If you operate any business involving food products, you know a little bit about the importance of refrigeration. Keeping food from spoiling means selecting a dependable freezer.
When selecting the right freezer for your brand, it helps to understand how refrigeration works, and the pros and cons of the refrigerant you select. To help you in this endeavor, we’ve broken down the main components of your fridge, and products used to make them work.
For the refrigeration process to work, warm air is first removed to enhance freezing potential. This requires the use of:
As your fridge or freezer begins to work, the compressor inside increases the pressure in refrigerant gas by constricting it. When forced into the condenser coils on the outside of your refrigeration unit, the warm gas inside drops in temperature because of the cool air outside the unit. This causes the gas to take a liquid state, which cools before journeying back into the fridge or freezer. The now cool gas removes warm air from inside the fridge, cooling it before evaporating back into gas and repeating the process.
Most commercial-grade freezers use hydrofluorocarbons as a refrigerant. Recently, businesses in the food storage and service industries have begun using less flammable, and more eco-friendly refrigerants.
Like any refrigerator, ammonia-based refrigeration works with a refrigerant fluid (ammonia), which moves heat inside your fridge outside of your fridge. Ammonia has pros and cons as a cooling agent.
If you’re unsure if ammonia would work best in your commercial cooling process, Keep It Cold™ can help you choose a safe method of refrigeration.
Liquid nitrogen is often used in blast chilling or flash freezing processes. Rather than flowing through the condenser coils of a refrigeration unit, liquid nitrogen is used in portable refrigeration to quickly freeze foods, preserving them without impeding flavor.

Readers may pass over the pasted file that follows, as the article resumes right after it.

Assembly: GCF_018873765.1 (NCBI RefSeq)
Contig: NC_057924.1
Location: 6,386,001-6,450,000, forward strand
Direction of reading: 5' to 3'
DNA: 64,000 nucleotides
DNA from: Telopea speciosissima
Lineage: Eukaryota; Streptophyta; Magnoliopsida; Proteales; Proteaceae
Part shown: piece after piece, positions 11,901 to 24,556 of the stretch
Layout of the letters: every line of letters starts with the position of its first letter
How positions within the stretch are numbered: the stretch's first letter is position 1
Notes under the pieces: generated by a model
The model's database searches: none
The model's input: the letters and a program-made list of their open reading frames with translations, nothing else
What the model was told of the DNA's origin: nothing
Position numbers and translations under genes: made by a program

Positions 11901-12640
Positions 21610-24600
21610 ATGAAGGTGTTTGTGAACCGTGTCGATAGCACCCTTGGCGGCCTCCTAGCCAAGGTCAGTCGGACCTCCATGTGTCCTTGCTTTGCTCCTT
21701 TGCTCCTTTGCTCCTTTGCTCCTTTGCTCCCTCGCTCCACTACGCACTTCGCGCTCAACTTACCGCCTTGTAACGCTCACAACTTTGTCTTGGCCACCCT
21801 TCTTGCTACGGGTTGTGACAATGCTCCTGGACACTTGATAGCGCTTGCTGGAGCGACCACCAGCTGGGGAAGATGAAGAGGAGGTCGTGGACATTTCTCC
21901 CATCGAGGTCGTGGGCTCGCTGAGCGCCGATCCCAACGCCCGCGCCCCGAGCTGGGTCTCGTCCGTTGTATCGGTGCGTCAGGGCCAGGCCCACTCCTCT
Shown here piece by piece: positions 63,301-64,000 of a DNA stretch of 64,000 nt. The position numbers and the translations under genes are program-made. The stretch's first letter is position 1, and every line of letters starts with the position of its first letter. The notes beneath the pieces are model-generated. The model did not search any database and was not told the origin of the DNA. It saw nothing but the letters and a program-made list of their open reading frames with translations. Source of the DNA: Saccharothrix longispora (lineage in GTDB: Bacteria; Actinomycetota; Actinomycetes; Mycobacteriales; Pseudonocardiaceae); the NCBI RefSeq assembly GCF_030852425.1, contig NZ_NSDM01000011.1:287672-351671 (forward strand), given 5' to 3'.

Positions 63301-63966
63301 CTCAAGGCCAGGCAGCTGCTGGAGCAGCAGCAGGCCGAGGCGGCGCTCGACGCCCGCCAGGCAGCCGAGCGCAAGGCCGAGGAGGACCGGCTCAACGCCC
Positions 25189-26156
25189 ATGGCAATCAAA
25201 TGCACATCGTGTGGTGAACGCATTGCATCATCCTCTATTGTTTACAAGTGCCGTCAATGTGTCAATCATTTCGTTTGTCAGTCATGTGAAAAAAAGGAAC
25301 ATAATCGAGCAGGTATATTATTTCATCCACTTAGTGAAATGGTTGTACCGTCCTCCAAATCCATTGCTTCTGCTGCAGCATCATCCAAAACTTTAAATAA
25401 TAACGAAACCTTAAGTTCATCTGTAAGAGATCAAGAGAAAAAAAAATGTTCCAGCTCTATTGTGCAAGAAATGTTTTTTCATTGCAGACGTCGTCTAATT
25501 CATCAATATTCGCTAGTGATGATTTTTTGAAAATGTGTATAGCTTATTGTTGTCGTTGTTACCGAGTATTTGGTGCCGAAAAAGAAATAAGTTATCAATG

Liquid nitrogen is safe for food use because it evaporates when mixed with liquid ingredients. This is how quick freeze ice creams are served almost immediately, with no fear of ingesting the liquid nitrogen.
Flash freezing works on a variety of food products, whether being served iced, or preserved for later. The extremely low boiling point of liquid nitrogen (-320.5 o F), causes it to transform into a gas state, which is then poured onto food, where crystallization freezes the ingredients.
The refrigerant used in a business application differs from domestic refrigeration because of special issues, food standards, and Global Warming Potential (GWP).
In most home-based freezers, you will find 1,1,1,2-Tetrafluoroethane, a chlorofluorocarbon product is used as the liquid refrigerant. This is a non-flammable gas but has negative implications for global warming. Used in small refrigerators like the one in your home kitchen, 1,1,1,2-Tetrafluoroethane isn’t a worry, but in large-scale refrigeration and freezing, it comes at a price.
Industrial refrigeration users are more frequently choosing ammonia refrigerants over chlorofluorocarbons to avoid high costs and pollution allegations.
Some refrigerators still use hydrochlorofluorocarbon, but are being phased out, and banned by 2030 in North America.
Looking for the best portable refrigeration for your business? Keep It Cold™ has a variety of freezer sizes to choose from, including:
We also have a 12’ dual refrigerated trailer rental and a 16’ dual coming soon. The dual models allow you to set both freezer and refrigerator temperatures depending on the products you are storing.
For information and reservations, call 1-877-432-COLD.